Susie Wolff unfazed by new F1 super licence criteria

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Susie Wolff is unconcerned by the FIA’s new criteria for acquiring a super licence required to race in Formula 1 as she bids to become the first woman to make a full F1 start since Lella Lombardi in 1976.

Wolff made history at last year’s British Grand Prix as she became the first woman to take part in a race weekend session in 22 years with Williams during free practice at Silverstone.

For 2015, she has been promoted to the role of test driver, taking part in pre-season testing yesterday in Barcelona for the British team.

However, her hopes of making a full grand prix start in the future appeared to be dashed when the FIA announced in January that it was overhauling the process for obtaining a super licence that is required to race in F1.

Under the new system, drivers are awarded points depending on their finishing position in other championships. A score of 40 is required over three years in established series such as GP2, GP3 and IndyCar.

As a result, Wolff will be ineligible for a super licence given that her most recent competitive season came in 2012 when she finished 22nd in the DTM championship, a series that does not score points under this system.

Speaking exclusively to MotorSportsTalk, Wolff said that she was not worried about the new requirements and will simply deal with the situation as and when it arises.

“No, I’ll cross that bridge when I come to it,” Wolff said. “If I need a super licence, then I will cross that bridge.

“I think what they’ve proposed excludes not just me but quite a few guys who are on the cusp of getting into F1, so I don’t think it can be as black and white as they have made it.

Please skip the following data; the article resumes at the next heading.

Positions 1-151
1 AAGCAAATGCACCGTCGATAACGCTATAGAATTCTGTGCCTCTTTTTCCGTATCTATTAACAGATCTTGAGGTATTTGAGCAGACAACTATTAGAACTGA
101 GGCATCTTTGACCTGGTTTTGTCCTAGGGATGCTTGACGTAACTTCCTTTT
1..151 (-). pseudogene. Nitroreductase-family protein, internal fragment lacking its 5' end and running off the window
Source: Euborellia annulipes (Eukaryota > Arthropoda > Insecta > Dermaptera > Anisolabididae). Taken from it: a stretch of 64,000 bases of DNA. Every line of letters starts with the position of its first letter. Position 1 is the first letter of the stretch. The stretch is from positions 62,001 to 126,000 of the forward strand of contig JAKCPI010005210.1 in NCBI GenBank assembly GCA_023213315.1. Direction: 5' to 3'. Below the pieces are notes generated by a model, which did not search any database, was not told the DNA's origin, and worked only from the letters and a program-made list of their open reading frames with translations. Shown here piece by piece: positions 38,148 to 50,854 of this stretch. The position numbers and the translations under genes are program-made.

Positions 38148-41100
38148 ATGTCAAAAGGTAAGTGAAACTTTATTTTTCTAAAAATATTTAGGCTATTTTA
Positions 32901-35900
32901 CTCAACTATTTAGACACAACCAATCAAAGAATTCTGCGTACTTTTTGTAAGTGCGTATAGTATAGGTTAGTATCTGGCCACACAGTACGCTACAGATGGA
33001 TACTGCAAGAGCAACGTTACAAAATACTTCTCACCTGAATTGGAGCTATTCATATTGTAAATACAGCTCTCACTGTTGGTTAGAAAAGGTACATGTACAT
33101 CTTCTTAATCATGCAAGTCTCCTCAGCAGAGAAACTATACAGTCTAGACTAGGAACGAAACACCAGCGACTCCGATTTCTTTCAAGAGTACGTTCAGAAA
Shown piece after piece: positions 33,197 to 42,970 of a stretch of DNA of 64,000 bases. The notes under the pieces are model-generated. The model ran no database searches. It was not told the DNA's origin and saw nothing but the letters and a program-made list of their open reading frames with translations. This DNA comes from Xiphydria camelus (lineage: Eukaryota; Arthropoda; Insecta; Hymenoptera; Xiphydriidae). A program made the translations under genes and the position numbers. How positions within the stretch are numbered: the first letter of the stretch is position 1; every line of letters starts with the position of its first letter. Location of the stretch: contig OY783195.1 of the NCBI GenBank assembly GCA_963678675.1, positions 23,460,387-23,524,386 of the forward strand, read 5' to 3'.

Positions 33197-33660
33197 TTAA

“Let’s see. It’s not been enforced yet so let’s see what actually happens.

“Certainly right now the huge stumbling block for me in Formula 1 is just getting time in the car. It’s so limited, not just for me but for all of the young drivers trying to get in. That’s what you’re fighting against, but for sure I want to be at one point in a race.”

SuperMotocross set to introduce Leader Lights beginning with the World Championship finals


In a continuing effort to help fans keep track of the on track action, SuperMotocross is in the process of developing and implementing leader lights for the unified series.

Currently Supercross (SMX) utilizes stanchions in the infield that are triggered manually by a race official. At least two stanchions are used in each race as a way to draw the eye to the leader, which is especially useful in the tight confines of the stadium series when lapping often begins before the halfway mark in the 22-bike field. This system has been in place for the past two decades.

Later this year, a fully automated system will move to the bike itself to replace the old system. At that point, fans will be able to identify the leader regardless of where he is on track.

The leader lights were tested in the second Anaheim round this year. An example can be seen at the 1:45 mark in the video above on the No. 69 bike.

“What we don’t want to do is move too fast, where it’s confusing to people,” said Mike Muye, senior director of operations for Supercross and SMX in a press release. “We’ve really just focused on the leader at this point with the thought that maybe down the road we’ll introduce others.”

Scheduled to debut with the first SuperMotocross World Championship race at zMax Dragway, located just outside the Charlotte Motor Speedway, a 3D carbon fiber-printed LED light will be affixed to each motorcycle. Ten timing loops positioned around the track will trigger the lights of the leader, which will turn green.

SMX’s partner LiveTime Scoring helped develop and implement the system that has been tested in some form or fashion since 2019.

When the leader lights are successfully deployed, SuperMotocross will explore expanding the system to identify the second- and third-place riders. Depending on need and fan acceptance, more positions could be added.

SuperMotocross is exploring future enhancements, including allowing for live fan interaction with the lights and ways to use the lighting system during the race’s opening ceremony.